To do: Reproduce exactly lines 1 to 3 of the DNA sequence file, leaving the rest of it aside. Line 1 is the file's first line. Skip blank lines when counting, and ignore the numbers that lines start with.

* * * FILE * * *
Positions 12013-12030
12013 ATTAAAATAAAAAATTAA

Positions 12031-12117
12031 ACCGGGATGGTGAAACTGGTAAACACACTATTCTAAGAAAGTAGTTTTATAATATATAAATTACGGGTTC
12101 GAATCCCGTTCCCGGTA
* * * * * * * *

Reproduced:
Positions 12013-12030
12013 ATTAAAATAAAAAATTAA

Positions 12031-12117